3. Use progressive GIFs and JPEGs: They provide another way to get a larger image up on a visitor's screen quickly. The images load in several passes, with different portions of the images filled in on each pass. They can be created in popular image-editing programs. I've used a progressive GIF to load the image on my home page.

  4. Use the same images on each page: You can speed up loading of pages after the first if you use the same images on each page. That way, visitors' computers don't have to request new images for each page; the images are called up from the cache on their own computers.

  5. Make graphics, sounds and videos optional: In a recent thread about online storytelling on the online-news discussion list (formerly located at, sentiments ran high that while multimedia elements are among the great potential benefits of the Web, no one wants to have to wait while a video or audio clip downloads. It's best to let visitors pick and choose what they want, thereby speeding up initial download time for everyone.

  6. Break big graphics into little ones: That one's debatable. Some publishers use HTML tables to reduce the waiting time for large images. Large graphics are diced into several smaller pieces that can be downloaded simultaneously. Fox Interactive (formerly located at — the Fox Network's interactive division — uses that trick. The trick might not always pay off, though. Graphics broken up into several pieces require several requests from the server, which may result in no net gain in loading time.

  7. Use horizontal rather than vertical tables for page layout: Vertical tables — those used most often for full page layout — tend to slow things down:

    A browser reads an HTML file from top to bottom, and before displaying anything, it must first figure out where to put it. Which is to say, it must parse a sufficient amount of code to block out the necessary window area. This means parsing until it gets to a horizontal break — of which there are none in tables with long vertical rows ... Also, Netscape [Navigator] tends to read entire tables in a block, juggling lots of variables at once, which inevitably leads to sluggish output.[4]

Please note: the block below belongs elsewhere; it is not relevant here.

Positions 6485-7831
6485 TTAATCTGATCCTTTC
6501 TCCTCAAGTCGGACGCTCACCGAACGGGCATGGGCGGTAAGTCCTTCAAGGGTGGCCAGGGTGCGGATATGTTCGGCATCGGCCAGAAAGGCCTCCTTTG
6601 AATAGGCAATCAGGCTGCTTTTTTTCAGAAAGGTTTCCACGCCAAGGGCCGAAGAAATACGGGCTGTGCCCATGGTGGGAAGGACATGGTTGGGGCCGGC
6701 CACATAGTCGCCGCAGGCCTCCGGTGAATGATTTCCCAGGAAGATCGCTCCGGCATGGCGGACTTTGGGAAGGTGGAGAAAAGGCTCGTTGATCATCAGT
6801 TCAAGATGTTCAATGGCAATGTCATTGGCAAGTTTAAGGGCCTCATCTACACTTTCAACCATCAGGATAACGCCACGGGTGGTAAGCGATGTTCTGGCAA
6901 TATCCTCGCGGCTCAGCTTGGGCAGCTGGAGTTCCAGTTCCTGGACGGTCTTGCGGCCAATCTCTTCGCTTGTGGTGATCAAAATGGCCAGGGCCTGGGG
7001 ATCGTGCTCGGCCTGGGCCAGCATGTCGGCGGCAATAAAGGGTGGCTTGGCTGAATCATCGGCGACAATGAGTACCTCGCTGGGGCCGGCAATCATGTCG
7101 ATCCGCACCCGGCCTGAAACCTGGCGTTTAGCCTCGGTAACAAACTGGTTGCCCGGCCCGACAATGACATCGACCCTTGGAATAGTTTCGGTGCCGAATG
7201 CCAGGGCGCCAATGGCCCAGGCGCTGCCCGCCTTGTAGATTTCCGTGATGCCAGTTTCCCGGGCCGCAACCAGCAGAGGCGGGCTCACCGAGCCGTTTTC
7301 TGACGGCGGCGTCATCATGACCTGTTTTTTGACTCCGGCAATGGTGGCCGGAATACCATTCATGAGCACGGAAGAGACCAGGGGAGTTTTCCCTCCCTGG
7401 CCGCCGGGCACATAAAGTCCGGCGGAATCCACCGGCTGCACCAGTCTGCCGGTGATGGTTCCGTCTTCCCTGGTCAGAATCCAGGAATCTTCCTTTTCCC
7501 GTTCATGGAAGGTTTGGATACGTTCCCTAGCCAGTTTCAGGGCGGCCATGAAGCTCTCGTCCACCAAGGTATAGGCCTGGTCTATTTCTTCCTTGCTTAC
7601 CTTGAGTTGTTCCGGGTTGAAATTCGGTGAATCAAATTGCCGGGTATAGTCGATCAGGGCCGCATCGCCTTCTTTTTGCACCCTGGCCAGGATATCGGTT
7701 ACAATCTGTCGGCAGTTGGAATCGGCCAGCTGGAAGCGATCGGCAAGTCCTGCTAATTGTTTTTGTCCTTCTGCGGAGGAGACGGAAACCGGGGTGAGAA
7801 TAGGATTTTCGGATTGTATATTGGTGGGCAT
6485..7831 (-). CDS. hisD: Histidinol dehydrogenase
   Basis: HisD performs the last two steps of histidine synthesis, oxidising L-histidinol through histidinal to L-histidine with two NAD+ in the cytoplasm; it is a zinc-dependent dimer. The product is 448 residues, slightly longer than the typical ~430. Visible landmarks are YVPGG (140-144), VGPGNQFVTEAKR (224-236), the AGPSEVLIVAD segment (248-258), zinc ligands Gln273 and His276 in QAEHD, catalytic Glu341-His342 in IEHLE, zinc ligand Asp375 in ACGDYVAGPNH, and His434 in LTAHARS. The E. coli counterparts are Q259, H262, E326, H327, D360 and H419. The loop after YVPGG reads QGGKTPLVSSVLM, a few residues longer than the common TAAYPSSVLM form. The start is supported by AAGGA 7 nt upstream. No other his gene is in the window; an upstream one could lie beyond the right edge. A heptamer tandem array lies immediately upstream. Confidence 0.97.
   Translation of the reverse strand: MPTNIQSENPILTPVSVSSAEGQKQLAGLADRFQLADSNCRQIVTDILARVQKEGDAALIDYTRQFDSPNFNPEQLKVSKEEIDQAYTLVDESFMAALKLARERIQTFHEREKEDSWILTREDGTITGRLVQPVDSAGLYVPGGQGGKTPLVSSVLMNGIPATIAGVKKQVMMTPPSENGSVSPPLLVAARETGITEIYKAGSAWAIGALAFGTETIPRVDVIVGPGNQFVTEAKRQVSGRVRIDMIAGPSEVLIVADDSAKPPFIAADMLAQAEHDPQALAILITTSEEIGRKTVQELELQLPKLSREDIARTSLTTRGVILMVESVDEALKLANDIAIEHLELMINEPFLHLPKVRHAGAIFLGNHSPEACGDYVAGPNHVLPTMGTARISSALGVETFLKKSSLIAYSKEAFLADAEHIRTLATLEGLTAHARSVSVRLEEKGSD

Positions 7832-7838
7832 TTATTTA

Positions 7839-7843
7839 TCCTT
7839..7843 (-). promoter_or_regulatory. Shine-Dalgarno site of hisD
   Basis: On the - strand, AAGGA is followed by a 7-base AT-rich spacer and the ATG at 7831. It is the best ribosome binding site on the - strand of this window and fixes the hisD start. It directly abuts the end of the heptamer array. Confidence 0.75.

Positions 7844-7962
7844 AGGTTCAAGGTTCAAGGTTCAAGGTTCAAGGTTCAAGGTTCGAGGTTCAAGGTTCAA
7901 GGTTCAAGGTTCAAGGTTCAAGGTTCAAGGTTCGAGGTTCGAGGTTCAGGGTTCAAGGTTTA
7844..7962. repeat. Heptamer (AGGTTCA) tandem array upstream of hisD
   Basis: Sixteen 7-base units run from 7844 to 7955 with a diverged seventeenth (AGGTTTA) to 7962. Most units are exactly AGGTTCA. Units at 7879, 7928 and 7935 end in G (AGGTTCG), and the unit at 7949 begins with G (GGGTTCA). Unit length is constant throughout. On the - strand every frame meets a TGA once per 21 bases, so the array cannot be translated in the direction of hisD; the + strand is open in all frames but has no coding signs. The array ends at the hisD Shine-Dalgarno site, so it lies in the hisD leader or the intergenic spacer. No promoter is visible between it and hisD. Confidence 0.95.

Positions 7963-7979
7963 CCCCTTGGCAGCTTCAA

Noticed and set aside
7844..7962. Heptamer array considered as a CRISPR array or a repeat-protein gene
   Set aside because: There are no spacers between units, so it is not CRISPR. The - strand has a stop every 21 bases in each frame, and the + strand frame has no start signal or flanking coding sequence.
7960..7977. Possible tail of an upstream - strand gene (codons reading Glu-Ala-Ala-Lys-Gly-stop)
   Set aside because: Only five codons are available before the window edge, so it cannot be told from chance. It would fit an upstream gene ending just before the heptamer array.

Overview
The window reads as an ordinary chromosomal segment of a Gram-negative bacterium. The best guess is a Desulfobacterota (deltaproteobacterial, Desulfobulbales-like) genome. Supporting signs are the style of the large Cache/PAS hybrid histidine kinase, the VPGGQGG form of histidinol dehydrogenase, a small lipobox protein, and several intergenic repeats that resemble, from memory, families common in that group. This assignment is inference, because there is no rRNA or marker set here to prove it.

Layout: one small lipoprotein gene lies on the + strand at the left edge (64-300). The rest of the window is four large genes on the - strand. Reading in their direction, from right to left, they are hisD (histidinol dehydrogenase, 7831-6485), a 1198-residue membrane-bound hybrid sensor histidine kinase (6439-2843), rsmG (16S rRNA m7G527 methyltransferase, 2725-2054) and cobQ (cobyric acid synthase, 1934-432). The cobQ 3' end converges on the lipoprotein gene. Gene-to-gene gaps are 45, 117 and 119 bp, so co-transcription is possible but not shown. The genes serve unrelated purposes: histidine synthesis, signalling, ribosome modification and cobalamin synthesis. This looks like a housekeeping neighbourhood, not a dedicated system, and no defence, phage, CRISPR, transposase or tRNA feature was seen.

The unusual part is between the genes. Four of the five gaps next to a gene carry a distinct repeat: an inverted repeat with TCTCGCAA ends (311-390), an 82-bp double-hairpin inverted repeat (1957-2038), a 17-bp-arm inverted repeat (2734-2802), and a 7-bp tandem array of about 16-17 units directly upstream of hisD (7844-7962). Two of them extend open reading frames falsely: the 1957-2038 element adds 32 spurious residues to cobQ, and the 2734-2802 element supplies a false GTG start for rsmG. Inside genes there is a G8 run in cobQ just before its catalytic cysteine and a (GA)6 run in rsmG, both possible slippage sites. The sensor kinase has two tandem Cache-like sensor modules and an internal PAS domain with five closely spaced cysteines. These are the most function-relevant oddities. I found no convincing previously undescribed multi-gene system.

One solution is to design the page as a series of shallow horizontal tables. Horizontal tables also address the need to get content to the visitor quickly, letting the browser fill out the top of the screen immediately, even if other parts of the page show up a little more slowly. That type of design was used in the makeover of SEARCH.COM.

  8. Preload graphics: If your site includes a series of pages that are likely to be visited sequentially, you can speed up the loading of pages after the first by having graphics preloaded. To do that, at the bottom of the first page you include the HTML code for an image that will appear on the second page. The trick is to use a width and height of 1, so the image doesn't appear on the first page, but is already in the cache when your visitor heads for the second page. The code is simple: <IMG SRC="whatever.gif" HEIGHT=1 WIDTH=1>.

  9. Specify width and height of all images: Don't forget to specify the width and height of other graphics, too. Some browsers will not display a page until every element is loaded unless those dimensions are specified. Specifying the height and width helps the page come up much more quickly, with empty boxes waiting for late-arriving graphics. And don't forget the ALT tags, to give visitors an idea of what's coming their way.

A Makeover for the Art Department

I thought it only fair that I apply those principles to the Art Department Web page that I criticized earlier in this column to see how much difference those tricks can make. The goal was to produce a virtually identical page that loads much more quickly.